Socialist Worker

Trump, Obama and Watergate—how struggle from below can force crisis at the top

by Alistair Farrow
Issue No. 2544

Donald Trump claims he was spied on by Barack Obama—in much the same way as president Richard Nixon (above) spied on his enemies

Donald Trump claims he was spied on by Barack Obama—in much the same way as president Richard Nixon (above) spied on his enemies (Pic: White House photographic office)


US president Donald Trump has accused former president Barack Obama of bugging his home in the penthouse of Trump Tower during the presidential election campaign.

In a flurry of tweets posted on Saturday he compared the alleged surveillance to “Nixon/Watergate” and accused Obama of being a “bad (or sick) guy”, offering no evidence.

A spokesperson for Obama denied he had ever ordered spying on Trump. But they left open the possibility that the FBI had indeed bugged him.

It’s worth considering whether there are any parallels with the Watergate scandal in the 1970s.

The scandal began as a seemingly isolated inquiry into a break in at the Democratic National Committee at the Watergate offices in Washington DC.

It turned out the burglars had been employed by the Republicans to find dirt on the Democrats.

The US establishment was already reeling from its catastrophic defeat in Vietnam and the huge movement against the war.

The crisis ended with the resignation of president Richard Nixon. And it opened a window into the corruption and infighting at the heart of the ruling class of the most powerful state in the world.

Perhaps the most shocking revelations came from former White House lawyer John Dean, described by the FBI as the "master manipulator of the cover up".

He told how Nixon was obsessed with protesters, at some points to the exclusion of anything else.

Nixon was convinced that the Democratic Party was bankrolling protests against him—in a similar manner to Trump today.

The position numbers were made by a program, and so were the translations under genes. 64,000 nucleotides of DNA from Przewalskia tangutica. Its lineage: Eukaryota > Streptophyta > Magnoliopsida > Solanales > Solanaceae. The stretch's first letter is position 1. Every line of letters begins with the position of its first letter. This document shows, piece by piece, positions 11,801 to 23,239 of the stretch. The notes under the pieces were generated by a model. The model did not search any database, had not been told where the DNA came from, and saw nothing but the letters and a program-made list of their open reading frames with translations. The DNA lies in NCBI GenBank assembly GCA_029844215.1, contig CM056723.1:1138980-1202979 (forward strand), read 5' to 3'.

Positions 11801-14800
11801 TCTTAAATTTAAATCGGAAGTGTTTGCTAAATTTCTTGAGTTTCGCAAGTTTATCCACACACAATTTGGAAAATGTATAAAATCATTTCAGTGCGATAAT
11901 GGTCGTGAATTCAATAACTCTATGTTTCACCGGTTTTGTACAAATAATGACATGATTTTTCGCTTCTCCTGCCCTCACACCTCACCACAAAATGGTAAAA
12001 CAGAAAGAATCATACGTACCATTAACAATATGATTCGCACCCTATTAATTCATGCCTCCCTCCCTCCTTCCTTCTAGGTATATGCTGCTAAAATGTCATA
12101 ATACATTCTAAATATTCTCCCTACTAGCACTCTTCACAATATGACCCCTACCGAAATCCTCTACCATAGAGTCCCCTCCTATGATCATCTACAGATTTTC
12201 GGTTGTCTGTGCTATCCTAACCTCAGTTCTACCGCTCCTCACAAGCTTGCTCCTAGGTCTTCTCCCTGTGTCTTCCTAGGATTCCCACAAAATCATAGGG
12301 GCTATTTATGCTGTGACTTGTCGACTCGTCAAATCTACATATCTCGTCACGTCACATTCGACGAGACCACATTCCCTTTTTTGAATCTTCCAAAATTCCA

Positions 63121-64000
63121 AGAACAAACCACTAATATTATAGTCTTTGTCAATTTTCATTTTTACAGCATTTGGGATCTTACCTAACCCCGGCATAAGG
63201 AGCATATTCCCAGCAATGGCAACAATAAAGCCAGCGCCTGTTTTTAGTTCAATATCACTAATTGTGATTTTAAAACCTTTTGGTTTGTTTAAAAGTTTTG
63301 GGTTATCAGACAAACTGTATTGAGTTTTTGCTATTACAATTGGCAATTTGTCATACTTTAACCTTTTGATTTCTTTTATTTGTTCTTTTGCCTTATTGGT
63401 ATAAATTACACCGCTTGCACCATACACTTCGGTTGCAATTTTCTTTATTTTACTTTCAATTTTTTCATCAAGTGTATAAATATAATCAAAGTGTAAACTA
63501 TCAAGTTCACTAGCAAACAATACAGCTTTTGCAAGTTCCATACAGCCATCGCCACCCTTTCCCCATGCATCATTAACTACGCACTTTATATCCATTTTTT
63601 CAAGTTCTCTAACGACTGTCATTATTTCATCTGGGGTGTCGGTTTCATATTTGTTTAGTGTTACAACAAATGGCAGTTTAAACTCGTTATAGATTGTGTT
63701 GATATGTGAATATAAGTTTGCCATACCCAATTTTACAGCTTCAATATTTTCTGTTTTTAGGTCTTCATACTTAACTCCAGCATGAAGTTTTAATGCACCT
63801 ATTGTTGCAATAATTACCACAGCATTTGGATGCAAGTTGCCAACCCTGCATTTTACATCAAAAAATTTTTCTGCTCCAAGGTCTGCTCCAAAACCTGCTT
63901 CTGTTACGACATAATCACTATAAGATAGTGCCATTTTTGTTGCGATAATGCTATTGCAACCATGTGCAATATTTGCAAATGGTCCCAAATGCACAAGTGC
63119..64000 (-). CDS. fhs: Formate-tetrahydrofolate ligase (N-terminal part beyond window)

It was the heroic resistance of the Vietnamese people to the US—and the burgeoning anti-war movement—that caused Nixon’s downfall.

At one point a solitary protester stood on a lawn across from the White House. An order came from Dwight Chaplin, the president’s personal assistant, “get some thugs to remove that man.”

Dean’s other revelations included orders from the White House to place senator Ted Kennedy under 24-hour surveillance.

He also revealed that the Watergate break-in was to correct faulty bugging equipment placed at an earlier date.

"I have been hearing echoes of Watergate ever since this presidency started," said Dean of the current crisis, echoing the chorus of voices claiming that Trump can’t last.

But Trump has said and done shocking things before and since he took office. He has boasted of sexually assaulting women, he has called Mexicans rapists—and he has done it in public.

He isn’t going anywhere—not unless he is forced out.

Manoeuvres at the top may get rid of Trump, but that could result in Trump allies Mike Pence or Paul Ryan taking over.

The Democrats and Trump’s opponents in the state harp on about Trump’s alleged ties to Russia. They’re not so bothered about his attacks on Muslims or migrants.

Nor do they care much about low-paid workers in the US. Or the resistance to oil pipelines that threaten the environment and drinking water—such as at Standing Rock in Dakota.

It was the heroic resistance of the Vietnamese people to the US—and the burgeoning anti-war movement—that caused Nixon’s downfall.

They fragmented the US ruling class and set off the chain of events that led to the Watergate scandal.

Similar mass resistance could do the same to Trump today.


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